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LONDON, Nov 10 (Reuters) - British budget airline easyJet said on Friday its new chief executive officer would be industry veteran Johan Lundgren, a travel executive who most recently spent 12 years at rival travel firm TUI.
Lundgren replaces Carolyn McCall, who has run easyJet since 2010 and is leaving at the end of the year to become CEO of ITV, at a tumultuous time for the industry and a busy time for the airline.
Air Berlin, Alitalia and Monarch have all gone into administration this year, a symptom of the intense price competition in the sector. But easyJet has found opportunities within the turmoil.
It has agreed a deal to buy parts of Air Berlin after its failure, and has also bid for parts of Alitalia, both while McCall’s successor was not known. EasyJet also applied for an air-operators certificate in Vienna to help shield the airline from ongoing uncertainty over Brexit.
Lundgren will become CEO on Dec. 1, and as an industry insider, represents a change of tack from McCall, who arrived at easyJet from the publishing industry.
“Johan has proven experience in European travel as CEO and in broader group roles,” easyJet chairman John Barton said in a statement.
EasyJet said McCall would stay to assist with the transition until the end of the year.
Lundgren left TUI in 2015 just one day before TUI made a major presentation on the progress of the merger between its UK and German divisions. TUI said Lundgren had been supportive of the new structure, but did not want a role within it.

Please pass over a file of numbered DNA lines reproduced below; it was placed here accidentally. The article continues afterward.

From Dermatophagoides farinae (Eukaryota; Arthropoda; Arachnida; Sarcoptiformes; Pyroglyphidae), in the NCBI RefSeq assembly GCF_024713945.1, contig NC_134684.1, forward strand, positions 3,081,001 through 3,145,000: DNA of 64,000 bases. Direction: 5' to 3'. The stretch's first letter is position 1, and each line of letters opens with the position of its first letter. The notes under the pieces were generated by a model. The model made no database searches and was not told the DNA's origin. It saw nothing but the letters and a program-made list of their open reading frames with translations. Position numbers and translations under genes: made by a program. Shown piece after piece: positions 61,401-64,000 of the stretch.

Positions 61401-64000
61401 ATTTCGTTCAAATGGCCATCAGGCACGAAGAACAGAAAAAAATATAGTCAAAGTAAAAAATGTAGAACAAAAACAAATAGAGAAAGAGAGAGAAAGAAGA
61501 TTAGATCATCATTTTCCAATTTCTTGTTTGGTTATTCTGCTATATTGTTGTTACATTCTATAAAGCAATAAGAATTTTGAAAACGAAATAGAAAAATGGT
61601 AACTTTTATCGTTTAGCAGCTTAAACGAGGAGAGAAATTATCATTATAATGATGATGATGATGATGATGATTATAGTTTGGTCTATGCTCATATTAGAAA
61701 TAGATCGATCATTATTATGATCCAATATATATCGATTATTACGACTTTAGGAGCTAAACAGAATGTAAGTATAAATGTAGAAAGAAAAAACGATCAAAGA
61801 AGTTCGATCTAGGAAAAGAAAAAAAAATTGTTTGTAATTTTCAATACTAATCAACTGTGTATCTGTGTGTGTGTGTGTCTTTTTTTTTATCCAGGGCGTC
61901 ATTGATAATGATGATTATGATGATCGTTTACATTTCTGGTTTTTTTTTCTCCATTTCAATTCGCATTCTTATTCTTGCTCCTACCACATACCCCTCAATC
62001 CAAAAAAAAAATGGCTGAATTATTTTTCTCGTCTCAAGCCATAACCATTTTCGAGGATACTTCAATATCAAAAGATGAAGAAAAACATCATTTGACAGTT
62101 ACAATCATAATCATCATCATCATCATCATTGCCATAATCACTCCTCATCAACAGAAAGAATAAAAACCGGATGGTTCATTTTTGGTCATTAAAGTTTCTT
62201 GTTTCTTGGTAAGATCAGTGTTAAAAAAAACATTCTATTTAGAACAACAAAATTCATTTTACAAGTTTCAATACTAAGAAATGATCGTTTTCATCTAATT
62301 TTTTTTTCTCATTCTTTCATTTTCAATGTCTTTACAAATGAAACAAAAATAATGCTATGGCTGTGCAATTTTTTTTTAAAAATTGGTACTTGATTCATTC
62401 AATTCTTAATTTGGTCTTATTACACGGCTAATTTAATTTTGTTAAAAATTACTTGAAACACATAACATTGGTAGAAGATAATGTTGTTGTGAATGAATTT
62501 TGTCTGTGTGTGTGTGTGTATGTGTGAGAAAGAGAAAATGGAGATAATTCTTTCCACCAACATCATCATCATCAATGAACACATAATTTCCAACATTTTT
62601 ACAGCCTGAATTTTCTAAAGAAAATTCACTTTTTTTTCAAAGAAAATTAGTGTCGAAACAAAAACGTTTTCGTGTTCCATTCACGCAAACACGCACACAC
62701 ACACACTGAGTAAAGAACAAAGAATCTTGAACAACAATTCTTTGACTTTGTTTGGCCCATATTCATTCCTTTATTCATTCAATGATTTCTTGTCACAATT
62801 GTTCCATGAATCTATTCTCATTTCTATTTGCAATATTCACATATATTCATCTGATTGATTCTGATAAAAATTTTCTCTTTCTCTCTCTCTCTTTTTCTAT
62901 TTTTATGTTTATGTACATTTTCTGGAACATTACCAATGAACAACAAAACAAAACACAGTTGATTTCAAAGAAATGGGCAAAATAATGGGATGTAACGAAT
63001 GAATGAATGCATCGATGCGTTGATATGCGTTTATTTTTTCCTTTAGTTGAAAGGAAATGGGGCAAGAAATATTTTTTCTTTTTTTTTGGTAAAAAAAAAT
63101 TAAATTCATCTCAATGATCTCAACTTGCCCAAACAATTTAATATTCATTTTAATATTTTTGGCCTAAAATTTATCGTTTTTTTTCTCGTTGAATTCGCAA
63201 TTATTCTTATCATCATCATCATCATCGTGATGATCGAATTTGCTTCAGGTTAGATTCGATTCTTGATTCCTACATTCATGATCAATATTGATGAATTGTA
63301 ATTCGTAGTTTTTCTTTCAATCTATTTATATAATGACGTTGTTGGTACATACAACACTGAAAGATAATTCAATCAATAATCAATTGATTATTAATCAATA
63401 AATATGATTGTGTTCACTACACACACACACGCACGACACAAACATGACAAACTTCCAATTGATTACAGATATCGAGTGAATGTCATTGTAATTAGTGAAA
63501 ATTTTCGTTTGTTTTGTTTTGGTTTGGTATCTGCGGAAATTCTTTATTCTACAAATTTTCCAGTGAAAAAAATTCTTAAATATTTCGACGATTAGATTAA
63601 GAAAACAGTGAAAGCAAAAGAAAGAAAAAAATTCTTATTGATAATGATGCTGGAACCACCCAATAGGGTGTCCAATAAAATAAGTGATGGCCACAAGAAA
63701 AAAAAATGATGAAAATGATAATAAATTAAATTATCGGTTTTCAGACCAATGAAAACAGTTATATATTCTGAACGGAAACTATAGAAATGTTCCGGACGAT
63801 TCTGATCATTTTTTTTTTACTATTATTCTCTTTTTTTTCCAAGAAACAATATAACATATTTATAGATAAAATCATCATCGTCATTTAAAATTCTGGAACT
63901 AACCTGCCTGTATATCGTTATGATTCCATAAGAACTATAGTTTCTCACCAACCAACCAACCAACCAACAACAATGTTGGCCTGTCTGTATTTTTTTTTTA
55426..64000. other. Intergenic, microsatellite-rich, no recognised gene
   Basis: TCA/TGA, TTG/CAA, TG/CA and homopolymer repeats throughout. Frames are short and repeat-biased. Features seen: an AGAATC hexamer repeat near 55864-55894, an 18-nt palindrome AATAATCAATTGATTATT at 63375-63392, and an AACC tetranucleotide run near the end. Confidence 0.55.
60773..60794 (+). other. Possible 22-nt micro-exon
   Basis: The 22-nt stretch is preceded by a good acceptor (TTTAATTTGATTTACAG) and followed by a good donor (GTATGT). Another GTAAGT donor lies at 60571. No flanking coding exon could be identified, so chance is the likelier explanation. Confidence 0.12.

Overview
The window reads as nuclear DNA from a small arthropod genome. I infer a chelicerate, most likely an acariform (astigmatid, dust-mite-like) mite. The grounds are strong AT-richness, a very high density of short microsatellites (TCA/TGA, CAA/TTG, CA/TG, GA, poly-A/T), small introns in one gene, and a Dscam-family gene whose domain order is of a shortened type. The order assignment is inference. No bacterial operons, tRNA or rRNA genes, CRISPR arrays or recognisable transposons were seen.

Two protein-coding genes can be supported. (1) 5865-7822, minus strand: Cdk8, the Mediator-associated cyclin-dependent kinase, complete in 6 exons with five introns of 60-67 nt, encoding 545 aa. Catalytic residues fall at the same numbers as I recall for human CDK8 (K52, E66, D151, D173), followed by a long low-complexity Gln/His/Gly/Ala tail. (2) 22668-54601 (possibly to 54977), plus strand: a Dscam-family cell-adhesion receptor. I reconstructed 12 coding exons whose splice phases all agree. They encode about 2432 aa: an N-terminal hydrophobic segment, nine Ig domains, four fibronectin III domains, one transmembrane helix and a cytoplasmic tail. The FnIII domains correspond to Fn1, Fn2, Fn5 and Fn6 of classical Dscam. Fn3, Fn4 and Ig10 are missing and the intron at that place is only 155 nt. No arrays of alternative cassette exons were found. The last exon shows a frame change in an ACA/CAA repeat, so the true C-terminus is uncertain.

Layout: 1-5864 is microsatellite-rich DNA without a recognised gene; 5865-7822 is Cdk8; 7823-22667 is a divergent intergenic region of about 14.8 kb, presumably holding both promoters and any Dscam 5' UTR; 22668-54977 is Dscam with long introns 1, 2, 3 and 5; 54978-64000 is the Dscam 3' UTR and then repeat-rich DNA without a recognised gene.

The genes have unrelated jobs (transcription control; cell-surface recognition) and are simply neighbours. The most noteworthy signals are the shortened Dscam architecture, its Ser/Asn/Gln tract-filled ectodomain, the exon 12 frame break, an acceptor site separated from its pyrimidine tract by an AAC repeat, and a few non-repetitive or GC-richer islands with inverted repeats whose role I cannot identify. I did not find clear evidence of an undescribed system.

In his time as deputy chief executive of TUI Travel, the company said he had increased profitability by some 48 percent from 370 million pounds to 546 million between 2011 and 2014 pounds.
He began his career with Swedish travel group Fritidsresor which was eventually acquired by TUI Travel.
His career contrasts with McCall, who was CEO at newspaper publisher Guardian Media Group before moving to easyJet.
At easyJet, McCall expanded its network to focus more on primary airports to compete with traditional carriers rather than low-cost rivals such as Ryanair.
She has overseen an increase in passenger numbers and a trebling in the share price. (Reporting by Alistair Smout,; additional reporting by Victoria Bryan and Lina Saigol; editing by James Davey and David Evans)